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FRIDAY, OCTOBER 31, 2014  09:08:29 AM

Fallen service members remembered

Email   Print   Share By Daniel Cernero, Sentinel Staff
May 29, 2014 | News
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Wearing a hood to shield his head from the falling rain, Charles Luna pauses for a moment of reflection at the headstone of his father, Master Sgt. Jessie Luna, a Vietnam veteran with more than 20 years of service, on Memorial Day Monday at the Central Texas State Veterans Cemetery.
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Jennifer Owens looks over the 2013 stone monument bearing the name of her daughter, Spc. Ember Alt, a 4th Inf. Div. Soldier and a graduate of Killeen High School, on Memorial Day Monday at the Central Texas State Veterans Cemetery.
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During the ceremony to unveil the 2013 addition to the Central Texas Fallen Heroes Memorial, Family members and friends of Spc. Ember Alt, one of three Soldiers etched onto the monument, are overcome with emotion on Memorial Day Monday at the Central Texas State Veterans Cemetery.
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Family and friends grieve the loss of Spc. Ember Alt, a 4th Inf. Div. Soldier killed in Afghanistan, pictured on the far left next to 1st Lt. Jason Togi, 2nd BCT, 1st Cav. Div., and Staff Sgt. Lyle Turnbull, 11th Sig. Bde.
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ABOVE, Lt. Gen. Mark Milley, III Corps and Fort Hood commanding general, shares remarks from the podium during the Memorial Day ceremony Monday at the Central Texas State Veterans Cemetery.
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Michael Barker and John Cook, members of Star Group–Veterans Helping Veterans, render a salute after laying a wreath during the Memorial Day ceremony Monday at the Central Texas State Veterans Cemetery. (Photos by Daniel Cernero, Sentinel Staff)
“True heroism is remarkably sober, very undramatic. It is not the urge to surpass all others at whatever cost, but the urge to serve others at whatever cost.”

This Arthur Ashe quote adorns the most recent addition to the Central Texas Fallen Heroes Memorial, a series of stones dedicated to remembering those lost to the Iraq and Afghanistan wars, housed inside the Central Texas State Veterans Cemetery.

Unveiled during a somber Memorial Day ceremony Monday, the 2013 stone bears the names and faces of three Soldiers – Spc. Ember Alt, 4th Infantry Division, Fort Carson, Colorado; 1st Lt. Jason Togi, 2nd Brigade Combat Team, 1st Cavalry Division; and Staff Sgt. Lyle Turnbull, 11th Signal Brigade.

III Corps and Fort Hood Commanding General Lt. Gen. Mark Milley said Memorial Day is about honoring service members who “gave all of their tomorrows so that we could have our today.”

“We salute the fallen,” Milley said. “And though they are beyond our praise, we will praise them nonetheless.”

Before revealing the 2013 memorial stone, Patrick Turck, president of the Central Texas Fallen Heroes Memorial, stated the importance of remembering the 629 men and women represented on these monuments.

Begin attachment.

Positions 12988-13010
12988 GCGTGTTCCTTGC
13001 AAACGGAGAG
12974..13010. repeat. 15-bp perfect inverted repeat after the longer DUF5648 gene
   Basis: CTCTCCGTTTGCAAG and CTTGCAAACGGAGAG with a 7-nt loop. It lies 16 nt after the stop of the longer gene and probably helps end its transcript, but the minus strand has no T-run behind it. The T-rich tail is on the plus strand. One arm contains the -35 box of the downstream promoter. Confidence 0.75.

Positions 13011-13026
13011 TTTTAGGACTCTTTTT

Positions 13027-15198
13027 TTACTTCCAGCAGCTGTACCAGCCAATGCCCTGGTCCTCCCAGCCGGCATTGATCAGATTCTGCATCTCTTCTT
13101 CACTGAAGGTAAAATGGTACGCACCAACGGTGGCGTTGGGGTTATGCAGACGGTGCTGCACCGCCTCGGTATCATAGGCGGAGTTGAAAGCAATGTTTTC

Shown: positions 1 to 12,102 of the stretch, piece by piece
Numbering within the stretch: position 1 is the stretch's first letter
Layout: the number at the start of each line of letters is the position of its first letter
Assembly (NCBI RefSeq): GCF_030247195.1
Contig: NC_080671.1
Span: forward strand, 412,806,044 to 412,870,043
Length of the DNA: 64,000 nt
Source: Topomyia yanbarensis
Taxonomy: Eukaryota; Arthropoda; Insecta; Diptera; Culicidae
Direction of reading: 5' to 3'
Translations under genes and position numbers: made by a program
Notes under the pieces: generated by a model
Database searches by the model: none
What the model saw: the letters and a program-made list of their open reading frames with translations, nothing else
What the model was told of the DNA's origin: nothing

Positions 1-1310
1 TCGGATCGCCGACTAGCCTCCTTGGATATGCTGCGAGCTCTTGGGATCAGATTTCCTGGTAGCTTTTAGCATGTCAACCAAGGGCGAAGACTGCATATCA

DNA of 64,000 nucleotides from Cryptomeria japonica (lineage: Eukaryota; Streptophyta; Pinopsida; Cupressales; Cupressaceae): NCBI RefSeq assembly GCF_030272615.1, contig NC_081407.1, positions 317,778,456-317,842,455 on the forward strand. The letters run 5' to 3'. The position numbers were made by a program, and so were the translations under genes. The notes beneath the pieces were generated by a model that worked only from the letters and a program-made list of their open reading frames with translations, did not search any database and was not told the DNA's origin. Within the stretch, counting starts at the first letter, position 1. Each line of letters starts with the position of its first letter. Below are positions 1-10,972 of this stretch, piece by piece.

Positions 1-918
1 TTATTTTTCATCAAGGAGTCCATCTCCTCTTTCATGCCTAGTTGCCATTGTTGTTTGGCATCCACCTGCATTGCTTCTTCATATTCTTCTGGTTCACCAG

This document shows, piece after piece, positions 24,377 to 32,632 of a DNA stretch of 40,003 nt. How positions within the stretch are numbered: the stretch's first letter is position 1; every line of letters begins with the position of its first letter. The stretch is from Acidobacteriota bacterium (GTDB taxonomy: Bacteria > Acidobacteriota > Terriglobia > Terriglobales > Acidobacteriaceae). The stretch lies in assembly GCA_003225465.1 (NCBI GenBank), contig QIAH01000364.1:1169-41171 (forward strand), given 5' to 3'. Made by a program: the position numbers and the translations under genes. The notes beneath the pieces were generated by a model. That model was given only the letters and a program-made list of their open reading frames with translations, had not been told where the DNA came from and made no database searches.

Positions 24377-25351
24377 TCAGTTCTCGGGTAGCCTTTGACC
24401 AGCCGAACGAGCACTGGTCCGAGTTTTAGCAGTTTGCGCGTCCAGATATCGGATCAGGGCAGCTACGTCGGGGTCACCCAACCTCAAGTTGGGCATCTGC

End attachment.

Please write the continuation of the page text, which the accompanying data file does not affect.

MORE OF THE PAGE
“We wanted to make sure these Soldiers were remembered as individuals, not just names on a stone, but as husbands and wives, fathers and mothers, sons and daughters,” Turck said. “They were important members of our community, and they were loved dearly by their friends and Family. We are

forever indebted to them and to all service members in our great country’s history for laying the foundation for the great country that we live in today.”

Turck also read comments provided by the Family and friends of 2013’s three Soldiers.

About Alt, 21, who graduated from Killeen High School, loved ones remembered “her smile said it all.”

“If you needed motivation or someone to talk to about your problems, she was there,” Turck read. “Those who knew her were in contact with an angel on Earth.”

Togi, 24, married less than a year before his deployment, was remembered as a great leader and an outstanding Soldier.

“Jason always had a smile for everyone,” one comment read, another pointing out his infectious smile and his wise cracks.

“I owe my life and the lives of my Soldiers to him,” Turck read about Togi.

Turnbull, 31, was remembered as an exceptional man, father and husband, with comments also describing him as “a good battle buddy and a great friend.”

“As you can see from the comments about these heroes, the loss to our community is a great one,” Turck said. “These were amazing individuals who impacted other people’s lives on a daily basis. They’re not just names on a wall; they were real people, and we hope that this memorial will remind people for years to come just how important they were to each one of us.”

Across the cemetery grounds, many had private moments to pay their respects.

Kim Sherman, who returned to the gravesite of her husband, Staff Sgt. Richard Sherman, a Vietnam veteran, said she thinks of the good times.

“For the memories, I come here to see him,” Kim said.

Charles and Michelle Luna, brother and sister, gathered at the headstone of their father, Master Sgt. Jessie Luna, a Vietnam veteran with more than 20 years of service.

“It’s special to come back and pay our respects to him,” Charles said.

Michelle spoke of how proud they were of their father’s service and how thankful they were to see the show of support from the community at the cemetery Monday.

“Central Texas has given a lot,” Milley said. “It’s given far more than its share in blood and sacrifice and pain at the altar of freedom.

“And it’s our duty as the living to never forget the dead,” he added. “We honor our fallen with military funerals and ramp ceremonies and monuments and then once a year with an observance that we call Memorial Day. But that isn’t enough. We have a duty to remember, not only today but every day.”
 
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